In our GitLab project, we navigate to the CI/CD section (Settings > CI/CD) and expand the Variables section. We need to add a variable and paste our generated GitHub token as the value. We can use GITHUB_COM_TOKEN as the name and we’re good to go.

I prefer to give it a different name and create this environment variable inside of .gitlab-ci.yml to improve traceability for my fellow developers. Let’s say I created a variable named RELEASE_NOTES_GITHUB_PAT (I also check mask variable). I would use it as follows:

check_deps:
  script:
    - export GITHUB_COM_TOKEN=${RELEASE_NOTES_GITHUB_PTA}
    - export RENOVATE_TOKEN=${GITLAB_PAT}
    - npm i
    - npm run check-dependencies

With the environment variable in place, release notes are integrated into every MR. The CI/CD variable section looks like this:

Page Showing The CI/CD Variable Section
PATs for release notes and access of repos.

Automerging and MR approvals

As I described in the GitHub section, Renovate cannot automatically merge MRs when you configured mandatory approvals for merge requests. In contrast to using the GitHub Renovate app, at the time of writing, there is no possibility to get around this obstacle in GitLab except configuring approvals as optional.

Debugging capabilities

If you try a new configuration, you can increase the log level to debug in order to get more information from the Renovate logging module. Usually, it is too verbose for daily use.

Another helpful practice is to perform a dry run instead of performing actual operations. The following extract from .gitlab-ci.yml lets Renovate run in dry mode for all branches except master in combination with an increased log level.

check_deps_dry_run:
  script:
    - export LOG_LEVEL=debug
    - export GITHUB_COM_TOKEN=${RELEASE_NOTES_GITHUB_PAT}
    - export RENOVATE_TOKEN=${GITLAB_PAT}
    - npm i
    - npm run validate-config
    - npm run check-dependencies -- --dry-run=true
  except:
    - master

It’s also useful to validate the provided configuration file. The command npm run validate-config from above calls an npm script named validate-config in package.json.

{
  "scripts": {
    "check-dependencies": "renovate",
    "validate-config": "renovate-config-validator config.js"
  }
}

It utilizes the inbuilt renovate-config-validator tool to check our config file for wrong configurations. You can find any issues in the pipeline job output.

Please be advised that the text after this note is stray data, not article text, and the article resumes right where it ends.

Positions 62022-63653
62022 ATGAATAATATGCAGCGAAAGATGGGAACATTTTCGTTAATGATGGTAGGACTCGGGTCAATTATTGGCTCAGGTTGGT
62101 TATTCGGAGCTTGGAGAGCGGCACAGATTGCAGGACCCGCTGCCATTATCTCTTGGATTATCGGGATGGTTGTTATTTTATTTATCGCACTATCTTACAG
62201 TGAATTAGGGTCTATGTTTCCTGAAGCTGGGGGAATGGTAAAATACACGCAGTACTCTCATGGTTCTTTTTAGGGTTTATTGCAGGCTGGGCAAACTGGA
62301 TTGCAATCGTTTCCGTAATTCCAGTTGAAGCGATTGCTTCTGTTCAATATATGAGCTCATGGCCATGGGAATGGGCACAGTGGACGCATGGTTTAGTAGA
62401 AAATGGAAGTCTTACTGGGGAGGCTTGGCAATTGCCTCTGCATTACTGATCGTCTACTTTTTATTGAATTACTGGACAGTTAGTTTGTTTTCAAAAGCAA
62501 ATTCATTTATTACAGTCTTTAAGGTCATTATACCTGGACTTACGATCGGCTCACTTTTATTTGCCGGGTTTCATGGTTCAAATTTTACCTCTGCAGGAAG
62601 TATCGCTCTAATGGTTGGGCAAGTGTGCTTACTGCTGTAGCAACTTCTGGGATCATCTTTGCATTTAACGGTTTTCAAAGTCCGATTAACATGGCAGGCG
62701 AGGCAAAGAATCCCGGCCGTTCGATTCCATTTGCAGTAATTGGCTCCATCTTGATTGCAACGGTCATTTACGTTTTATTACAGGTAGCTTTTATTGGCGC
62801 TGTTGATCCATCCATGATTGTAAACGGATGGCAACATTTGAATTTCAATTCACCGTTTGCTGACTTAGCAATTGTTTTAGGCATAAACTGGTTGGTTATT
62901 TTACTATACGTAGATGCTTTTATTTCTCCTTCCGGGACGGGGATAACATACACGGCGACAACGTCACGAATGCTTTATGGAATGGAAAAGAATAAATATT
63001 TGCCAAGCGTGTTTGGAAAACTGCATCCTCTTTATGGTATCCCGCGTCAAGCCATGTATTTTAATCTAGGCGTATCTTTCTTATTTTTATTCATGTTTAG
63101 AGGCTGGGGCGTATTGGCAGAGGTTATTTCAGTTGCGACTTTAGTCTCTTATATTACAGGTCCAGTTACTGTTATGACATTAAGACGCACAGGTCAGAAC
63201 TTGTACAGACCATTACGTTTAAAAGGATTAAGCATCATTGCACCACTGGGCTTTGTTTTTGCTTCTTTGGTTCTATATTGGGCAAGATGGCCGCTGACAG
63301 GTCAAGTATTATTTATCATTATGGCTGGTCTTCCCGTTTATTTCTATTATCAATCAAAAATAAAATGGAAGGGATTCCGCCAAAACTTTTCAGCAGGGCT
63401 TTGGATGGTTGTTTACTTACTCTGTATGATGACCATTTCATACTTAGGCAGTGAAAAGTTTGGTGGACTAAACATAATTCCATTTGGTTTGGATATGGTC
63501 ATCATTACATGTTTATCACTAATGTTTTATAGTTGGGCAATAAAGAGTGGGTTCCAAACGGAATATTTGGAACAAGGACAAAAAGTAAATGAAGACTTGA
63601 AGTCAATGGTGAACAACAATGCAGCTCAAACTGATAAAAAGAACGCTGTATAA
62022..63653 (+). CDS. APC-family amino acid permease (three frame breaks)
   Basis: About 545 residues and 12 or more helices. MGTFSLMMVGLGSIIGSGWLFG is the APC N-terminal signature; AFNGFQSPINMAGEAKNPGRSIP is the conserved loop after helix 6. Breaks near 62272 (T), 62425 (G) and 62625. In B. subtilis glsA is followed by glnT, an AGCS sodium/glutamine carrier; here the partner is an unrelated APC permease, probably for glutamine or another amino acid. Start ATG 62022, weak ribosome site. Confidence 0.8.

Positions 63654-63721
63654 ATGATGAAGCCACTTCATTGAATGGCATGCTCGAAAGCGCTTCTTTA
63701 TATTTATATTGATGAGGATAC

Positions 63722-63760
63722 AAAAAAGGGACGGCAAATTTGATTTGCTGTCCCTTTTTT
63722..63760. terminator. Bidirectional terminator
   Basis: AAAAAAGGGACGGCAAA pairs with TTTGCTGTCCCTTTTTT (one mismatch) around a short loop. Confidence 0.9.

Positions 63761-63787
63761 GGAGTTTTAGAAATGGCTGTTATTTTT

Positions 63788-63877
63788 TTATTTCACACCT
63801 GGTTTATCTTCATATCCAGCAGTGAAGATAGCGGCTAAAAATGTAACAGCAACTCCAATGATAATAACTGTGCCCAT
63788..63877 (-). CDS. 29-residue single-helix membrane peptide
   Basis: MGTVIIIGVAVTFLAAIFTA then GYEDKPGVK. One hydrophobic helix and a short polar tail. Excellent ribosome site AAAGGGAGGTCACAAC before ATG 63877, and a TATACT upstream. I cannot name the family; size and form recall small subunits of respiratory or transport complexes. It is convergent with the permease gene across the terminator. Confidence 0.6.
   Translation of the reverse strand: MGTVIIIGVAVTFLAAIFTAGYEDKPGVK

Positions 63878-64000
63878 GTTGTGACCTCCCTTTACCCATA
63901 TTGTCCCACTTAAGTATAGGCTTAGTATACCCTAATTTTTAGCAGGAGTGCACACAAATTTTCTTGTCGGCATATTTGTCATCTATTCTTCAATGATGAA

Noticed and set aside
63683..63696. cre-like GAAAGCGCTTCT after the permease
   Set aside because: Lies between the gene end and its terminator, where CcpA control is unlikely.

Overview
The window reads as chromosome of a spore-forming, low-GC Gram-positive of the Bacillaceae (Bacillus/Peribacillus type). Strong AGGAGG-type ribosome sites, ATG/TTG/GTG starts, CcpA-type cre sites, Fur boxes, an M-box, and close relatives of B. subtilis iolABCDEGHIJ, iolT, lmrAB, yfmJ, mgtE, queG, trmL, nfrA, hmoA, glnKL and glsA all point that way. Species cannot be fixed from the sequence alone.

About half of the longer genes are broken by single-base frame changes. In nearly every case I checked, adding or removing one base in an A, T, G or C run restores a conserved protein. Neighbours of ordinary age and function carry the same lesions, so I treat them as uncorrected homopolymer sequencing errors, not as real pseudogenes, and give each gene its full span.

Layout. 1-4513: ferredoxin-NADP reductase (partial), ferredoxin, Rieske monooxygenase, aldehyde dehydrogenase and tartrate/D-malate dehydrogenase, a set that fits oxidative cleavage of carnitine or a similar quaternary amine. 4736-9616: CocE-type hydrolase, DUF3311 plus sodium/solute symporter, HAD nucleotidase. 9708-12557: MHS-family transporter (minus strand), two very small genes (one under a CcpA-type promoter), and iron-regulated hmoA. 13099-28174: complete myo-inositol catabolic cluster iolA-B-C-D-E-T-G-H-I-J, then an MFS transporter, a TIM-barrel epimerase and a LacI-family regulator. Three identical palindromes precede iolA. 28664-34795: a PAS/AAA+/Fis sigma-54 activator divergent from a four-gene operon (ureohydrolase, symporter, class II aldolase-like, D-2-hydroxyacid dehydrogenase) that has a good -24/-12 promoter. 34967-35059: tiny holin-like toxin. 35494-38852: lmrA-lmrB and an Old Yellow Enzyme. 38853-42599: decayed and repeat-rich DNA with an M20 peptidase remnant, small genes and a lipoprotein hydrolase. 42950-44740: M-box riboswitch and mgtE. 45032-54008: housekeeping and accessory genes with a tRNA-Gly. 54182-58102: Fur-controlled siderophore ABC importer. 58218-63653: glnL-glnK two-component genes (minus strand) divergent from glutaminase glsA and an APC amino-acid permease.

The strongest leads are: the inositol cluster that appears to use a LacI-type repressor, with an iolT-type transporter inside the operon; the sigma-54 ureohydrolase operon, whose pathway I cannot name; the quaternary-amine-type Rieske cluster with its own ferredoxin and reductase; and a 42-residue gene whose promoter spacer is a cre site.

Merge conflicts get fixed automatically

If an MR gets merged, sooner or later the situation will arise that another MR can no longer be merged due to conflicts with the previous merge.

Dashboard Showing Merge Conflicts Awaiting Request To Merge

Very often the conflict is located in package.json files (multiple entries of the same library with different versions). The next time Renovate runs, it will identify and resolve these conflicts by using the most recent versions of the affected dependencies.

In short, most of the time, you don’t need to solve these conflicts manually.

Final setup

To wrap this article up, this section shows the final setup for the GitLab Renovate bot.

Here are the contents of .gitlab-ci.yml:

image: node:latest
check_deps:
  script:
    - export GITHUB_COM_TOKEN=${RELEASE_NOTES_GITHUB_PAT}
    - export RENOVATE_TOKEN=${GITLAB_PAT}
    - npm i
    - npm run validate-config
    - npm run check-dependencies
  only:
    - master
check_deps_dry_run:
  script:
    - export LOG_LEVEL=debug
    - export GITHUB_COM_TOKEN=${RELEASE_NOTES_GITHUB_PAT}
    - export RENOVATE_TOKEN=${GITLAB_PAT}
    - npm i
    - npm run validate-config
    - npm run check-dependencies -- --dry-run=true
  except:
    - master

Our package.json looks like this:

{
  "name": "renovate-bot",
  "devDependencies": {
    "renovate": "*"
  },
  "scripts": {
    "check-dependencies": "renovate",
    "validate-config": "renovate-config-validator config.js"
  }
}

And the Renovate configuration (config.js) has the following form:

module.exports = {
  platform: 'gitlab',
  endpoint: 'https://gitlab.com/api/v4/',
  gitLabAutomerge: true,
  onboardingConfig: {
    extends: ['config:base'],
  },
  repositories: [
    'doppelmutzi/react-playground'
  ],
  packageRules: [
    {
      matchUpdateTypes: ["patch", "pin"],
      automerge: true
    }
  ],
} 

 

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Sebastian Weber Frontend developer from Germany. Fell in love with CSS over 20 years ago. My fire for web development still blazes. Currently my focus is on React.